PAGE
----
The findings, which come in a new report from the ANA, Boston Consulting Group and law firm Reed Smith, reinforce the arguments of those who have avoided going down this route.
As Burger King CMO Fernando Machado pointed out in WARC’s Marketers’ Toolkit at the turn of last year: “From my experience, they [creatives] need to be thinking about more than one thing at the same time as they get really bored … I would be afraid of bringing these guys in and turning them into us. I don’t think that we would get the best outcome when it comes to creative if I did that.”
His fears appear well founded. Keeping in-house agency talent energized was a concern among 63% of respondents in the ANA survey of 111 members; attracting them in the first place was also an issue for 44%.
The Managing In-House Agency Creative Content and Legal Concerns report identified two more issues that are on the radar: applying key marketing processes (cited by 37%); and having healthy creative tension (19%).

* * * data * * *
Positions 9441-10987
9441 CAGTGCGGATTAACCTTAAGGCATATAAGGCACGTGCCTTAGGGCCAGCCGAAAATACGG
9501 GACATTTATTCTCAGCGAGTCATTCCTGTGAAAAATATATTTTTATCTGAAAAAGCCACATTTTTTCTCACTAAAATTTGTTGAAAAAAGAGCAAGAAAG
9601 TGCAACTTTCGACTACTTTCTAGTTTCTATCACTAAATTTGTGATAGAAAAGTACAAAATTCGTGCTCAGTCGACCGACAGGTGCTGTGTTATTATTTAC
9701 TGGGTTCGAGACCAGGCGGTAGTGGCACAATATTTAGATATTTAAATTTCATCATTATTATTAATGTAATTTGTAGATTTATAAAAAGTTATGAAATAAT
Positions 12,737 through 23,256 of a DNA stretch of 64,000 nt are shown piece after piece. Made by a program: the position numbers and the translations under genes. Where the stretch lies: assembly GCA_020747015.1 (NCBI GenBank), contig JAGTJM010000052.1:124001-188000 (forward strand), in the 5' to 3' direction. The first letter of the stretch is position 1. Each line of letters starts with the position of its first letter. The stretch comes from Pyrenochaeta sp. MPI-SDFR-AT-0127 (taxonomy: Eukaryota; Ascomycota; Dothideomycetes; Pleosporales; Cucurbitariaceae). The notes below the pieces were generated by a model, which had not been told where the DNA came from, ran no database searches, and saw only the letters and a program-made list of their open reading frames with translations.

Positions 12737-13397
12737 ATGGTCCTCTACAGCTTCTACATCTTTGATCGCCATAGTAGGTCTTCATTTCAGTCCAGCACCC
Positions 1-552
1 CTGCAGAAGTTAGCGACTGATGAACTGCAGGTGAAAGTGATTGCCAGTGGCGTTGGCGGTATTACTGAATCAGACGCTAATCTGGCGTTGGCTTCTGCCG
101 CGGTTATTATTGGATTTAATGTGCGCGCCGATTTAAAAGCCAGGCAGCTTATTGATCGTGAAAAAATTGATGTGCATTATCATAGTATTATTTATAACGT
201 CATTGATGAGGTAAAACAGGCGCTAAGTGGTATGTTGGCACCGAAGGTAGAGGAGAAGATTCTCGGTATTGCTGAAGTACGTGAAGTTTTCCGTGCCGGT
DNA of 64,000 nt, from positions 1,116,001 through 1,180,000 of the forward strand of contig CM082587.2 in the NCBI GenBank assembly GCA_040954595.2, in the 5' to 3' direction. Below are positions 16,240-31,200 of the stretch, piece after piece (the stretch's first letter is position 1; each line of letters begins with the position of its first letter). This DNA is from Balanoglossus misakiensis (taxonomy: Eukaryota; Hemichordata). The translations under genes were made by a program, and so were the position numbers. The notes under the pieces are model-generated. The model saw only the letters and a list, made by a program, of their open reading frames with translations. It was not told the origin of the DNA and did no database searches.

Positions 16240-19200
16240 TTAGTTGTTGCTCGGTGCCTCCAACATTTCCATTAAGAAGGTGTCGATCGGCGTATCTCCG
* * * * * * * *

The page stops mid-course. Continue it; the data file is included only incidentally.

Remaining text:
But those brands that have adopted in-housing are also developing strategies to address the concomitant problems.
The study revealed how they are having creative talent work with multiple internal stakeholders/brands to expose them to a wide array of challenges and they are giving internal creative teams particularly challenging projects that will stretch their skills and capabilities.
Having creative talent cover multiple brands spanning categories also assists the recruitment process. And the creation of virtual teams can help attract talent in less competitive markets – an approach that enables management to identify the right talent in the right location while also maintaining a competitive structure.
Purely practical factors are also in play, according to the ANA: in-house teams can promise job security and better working hours. And creative ideas and concepts developed in-house are more likely to actually be produced than ideas emanating from an external agency.
Sourced from ANA; additional content by WARC staff